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Showing posts from May, 2013

Sasa.Atomics - Simpler, More Scalable Atomic Operations

Sasa.Either - Simple Sums for .NET

Sasa.Operators<T> Overhaul - Now With More Generic Operator Goodness

Sasa.Operators<T> was covered in a previous post, and was useful in its own right, but was still somewhat limited in the operators it could expose. Since it abstracted only over a single type parameter T, it exposed those operators defined only on T. For instance, addition has signature "T add(T, T)", negation is "T negate(T)", and so on.But not all operators are defined on only a single type. For instance, System.Decimal provides addition operators that work on integers, both signed and unsigned. Sasa.Operators<T> couldn't handle that. It can now.Sasa.Operators is now a fully generic operator framework, exposing static generic class types Operators<T> as before, Operators<T0, T1> which exposes operators defined over two type parameters, like equals whose signature is "bool equals(T0, T1)", and finally, Operators<T0,T1,T2> for operators defined over three possible types, like addition "T2 add(T0, T1)". Furthermo…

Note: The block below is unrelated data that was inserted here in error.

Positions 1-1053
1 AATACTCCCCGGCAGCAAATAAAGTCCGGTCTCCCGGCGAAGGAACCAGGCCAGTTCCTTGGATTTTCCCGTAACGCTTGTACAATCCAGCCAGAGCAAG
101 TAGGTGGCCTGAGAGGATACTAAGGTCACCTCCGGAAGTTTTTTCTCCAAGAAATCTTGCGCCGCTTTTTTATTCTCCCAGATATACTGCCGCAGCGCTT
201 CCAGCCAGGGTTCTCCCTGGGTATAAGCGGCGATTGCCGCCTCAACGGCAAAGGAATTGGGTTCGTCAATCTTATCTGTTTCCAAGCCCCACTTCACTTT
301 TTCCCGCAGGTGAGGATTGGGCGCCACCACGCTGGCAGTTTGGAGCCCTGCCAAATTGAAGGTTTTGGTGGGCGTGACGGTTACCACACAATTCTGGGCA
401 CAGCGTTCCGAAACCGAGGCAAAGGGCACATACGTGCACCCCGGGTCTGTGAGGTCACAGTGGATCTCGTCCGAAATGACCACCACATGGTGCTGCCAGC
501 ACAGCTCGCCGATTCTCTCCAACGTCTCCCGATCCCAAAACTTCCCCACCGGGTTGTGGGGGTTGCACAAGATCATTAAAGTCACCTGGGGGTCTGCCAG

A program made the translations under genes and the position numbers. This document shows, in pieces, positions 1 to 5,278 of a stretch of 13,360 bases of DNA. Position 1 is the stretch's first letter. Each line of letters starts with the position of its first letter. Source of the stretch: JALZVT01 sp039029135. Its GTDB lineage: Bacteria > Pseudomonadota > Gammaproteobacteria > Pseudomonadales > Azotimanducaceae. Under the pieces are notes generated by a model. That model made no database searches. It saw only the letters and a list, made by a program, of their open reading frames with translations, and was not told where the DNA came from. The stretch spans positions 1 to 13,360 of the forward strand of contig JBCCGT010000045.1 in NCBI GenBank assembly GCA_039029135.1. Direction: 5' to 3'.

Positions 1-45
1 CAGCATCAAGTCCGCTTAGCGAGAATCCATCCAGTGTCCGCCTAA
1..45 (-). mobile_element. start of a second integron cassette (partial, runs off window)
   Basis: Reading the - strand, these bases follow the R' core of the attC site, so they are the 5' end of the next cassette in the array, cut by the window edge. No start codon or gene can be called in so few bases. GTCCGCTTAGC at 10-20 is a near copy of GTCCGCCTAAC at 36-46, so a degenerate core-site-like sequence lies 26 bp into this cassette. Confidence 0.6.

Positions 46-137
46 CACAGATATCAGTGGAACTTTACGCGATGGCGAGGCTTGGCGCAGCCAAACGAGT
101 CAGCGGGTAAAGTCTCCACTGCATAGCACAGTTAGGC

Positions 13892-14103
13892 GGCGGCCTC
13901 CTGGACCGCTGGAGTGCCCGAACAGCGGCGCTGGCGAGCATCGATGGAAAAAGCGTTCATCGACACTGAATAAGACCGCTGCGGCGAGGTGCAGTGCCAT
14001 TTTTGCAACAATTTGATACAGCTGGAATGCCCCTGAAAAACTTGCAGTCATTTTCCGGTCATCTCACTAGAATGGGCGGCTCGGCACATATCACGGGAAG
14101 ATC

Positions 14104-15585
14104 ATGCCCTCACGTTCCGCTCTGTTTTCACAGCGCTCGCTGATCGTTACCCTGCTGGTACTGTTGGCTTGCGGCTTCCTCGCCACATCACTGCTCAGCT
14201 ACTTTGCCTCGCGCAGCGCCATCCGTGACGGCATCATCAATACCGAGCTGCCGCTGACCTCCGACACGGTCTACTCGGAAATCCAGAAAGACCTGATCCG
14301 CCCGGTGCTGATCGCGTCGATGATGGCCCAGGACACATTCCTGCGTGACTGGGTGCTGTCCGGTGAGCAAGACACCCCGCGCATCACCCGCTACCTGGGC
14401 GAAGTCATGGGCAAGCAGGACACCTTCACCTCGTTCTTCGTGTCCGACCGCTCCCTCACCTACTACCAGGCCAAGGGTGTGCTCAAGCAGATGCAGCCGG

Circumventing C#'s Type Constraint Limitations

It's well known that C# doesn't permit certain types to appear as constraints, like System.Enum or System.Delegate, and that C# further prevents sealed classes from appearing as constraints. However, the example in the above article serves to point to an interesting circumvention of C#'s limitations on constraints.Suppose we wish to provide a statically typed enum interface, similar to what I provide in my Sasa class library, but without having to resort to IL rewriting as I do. We can implement this by exploiting the fact that type constraints are inherited. Consider the following general base class: public abstract class Constrained<TArg0, TReturn> { public abstract T1 Apply<T0, T1>(T0 arg0) where T0 : TArg0 where T1 : TReturn; } Notice how all the type parameters at the class level are fully abstract, so the C# compiler can't complain about using Enum or Delegate at this level. The class then constrains the type parameters at the abst…